DOE EYED BEAUTY IN LACE (BROOKLYN, NEW YORK; 1895)

A doe eyed beauty in lace poses for her portrait at the studio of Edward Carey Dana in Brooklyn, New York. The studio was located at the intersection of Fulton and Bond Street. Dana also owned a studio in Pittsburgh. To learn more about the photographer, click on cabinet card gallery’s category, “Photographer: Dana”. This photograph is dated 1895. No identifying information is available concerning the pretty young woman who is the subject of this photograph.

Advertisements
Published in: on January 14, 2012 at 12:01 am  Comments (1)  
Tags: , , ,

A HANDSOME MAN IN BROOKLYN, NEW YORK

A very handsome man poses for his portrait at the Dana studio in Brooklyn, New York. Information written on the reverse of the photograph indicates that this good looking gentleman was named Ferdinand Clauburg. The inscription also indicates that the date of this photograph was July 2nd, 1897. Mr. Clauburg is well dressed and is wearing a pin on his lapel. The Dana studio was located at 565 Fulton Street, Brooklyn, New York. Edward Cary Dana (1853-1897) was born in Boston, Massachusetts, developed an interest in photography, and moved to Brooklyn, where he opened a studio. In time he had a great reputation as a skilled photographer and had established three galleries in New York City. He died at age 44 of kidney problems and left a widow, Miss Ada Sherman, of Staten Island, New York.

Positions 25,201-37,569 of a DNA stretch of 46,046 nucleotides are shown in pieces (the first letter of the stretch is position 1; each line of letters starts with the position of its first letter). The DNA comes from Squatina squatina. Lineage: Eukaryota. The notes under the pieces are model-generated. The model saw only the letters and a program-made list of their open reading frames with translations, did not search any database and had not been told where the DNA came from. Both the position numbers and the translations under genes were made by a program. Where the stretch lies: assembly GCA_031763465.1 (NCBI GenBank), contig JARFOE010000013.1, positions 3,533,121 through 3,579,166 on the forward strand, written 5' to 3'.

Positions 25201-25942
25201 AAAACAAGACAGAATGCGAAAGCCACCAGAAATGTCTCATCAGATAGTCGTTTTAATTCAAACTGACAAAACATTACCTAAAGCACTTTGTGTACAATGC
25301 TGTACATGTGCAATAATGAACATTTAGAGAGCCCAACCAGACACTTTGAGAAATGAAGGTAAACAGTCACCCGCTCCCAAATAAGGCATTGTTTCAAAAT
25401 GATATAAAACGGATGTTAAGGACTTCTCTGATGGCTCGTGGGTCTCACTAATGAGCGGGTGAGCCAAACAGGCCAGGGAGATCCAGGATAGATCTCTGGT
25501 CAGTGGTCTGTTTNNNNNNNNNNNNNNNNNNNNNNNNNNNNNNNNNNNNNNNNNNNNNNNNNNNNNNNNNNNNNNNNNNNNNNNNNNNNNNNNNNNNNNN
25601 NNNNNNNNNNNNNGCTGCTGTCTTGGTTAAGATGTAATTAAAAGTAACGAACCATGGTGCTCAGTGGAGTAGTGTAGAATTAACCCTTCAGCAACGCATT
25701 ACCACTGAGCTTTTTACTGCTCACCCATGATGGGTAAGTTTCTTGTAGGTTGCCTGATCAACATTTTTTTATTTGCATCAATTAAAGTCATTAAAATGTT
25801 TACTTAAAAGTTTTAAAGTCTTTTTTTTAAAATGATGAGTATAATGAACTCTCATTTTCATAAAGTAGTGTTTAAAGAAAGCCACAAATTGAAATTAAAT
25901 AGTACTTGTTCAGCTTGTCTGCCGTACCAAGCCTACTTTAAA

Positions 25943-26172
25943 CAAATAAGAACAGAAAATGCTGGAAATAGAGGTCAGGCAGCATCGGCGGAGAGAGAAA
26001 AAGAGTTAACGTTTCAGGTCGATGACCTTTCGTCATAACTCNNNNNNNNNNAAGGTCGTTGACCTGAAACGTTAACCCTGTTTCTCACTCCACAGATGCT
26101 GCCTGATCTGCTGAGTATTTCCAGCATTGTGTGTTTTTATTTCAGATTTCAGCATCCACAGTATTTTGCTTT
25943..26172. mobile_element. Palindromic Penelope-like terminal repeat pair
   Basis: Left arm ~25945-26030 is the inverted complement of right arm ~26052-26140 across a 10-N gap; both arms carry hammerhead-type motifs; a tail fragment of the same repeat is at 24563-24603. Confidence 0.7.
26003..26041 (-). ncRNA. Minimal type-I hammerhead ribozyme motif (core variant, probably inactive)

ROSE LEMOINE: PRETTY THEATER ACTRESS AND POSSIBLE MODEL FOR THE “GIBSON GIRL”

ROSE LEMOINETheater actress Rose Lemoine is the subject of this Cabinet Card photographed by the Dana studio of New York. The photograph was part of the Charles L. Ritzmann collection. Ritzmann was a famous importer of theatrical photographs. The attractive Ms Lemoine was thought by some to be the model or the “Gibson Girl”. This upset some Americans because Lemoine was from Cuba, not the United States and the “Gibson Girl” was illustrator Charles Dana’s personification of the feminine ideal. The “Gibson Girl” was a popular figure for twenty years (about 1890-1910). Lemoine’s mother was Cuban and her father was a French coffee planter. In 1903, the New York Times mentions Lemoine as appearing in a Broadway play called “The Best of Friends”. Also appearing in that play was Lionel Barrymore and Agnes Booth.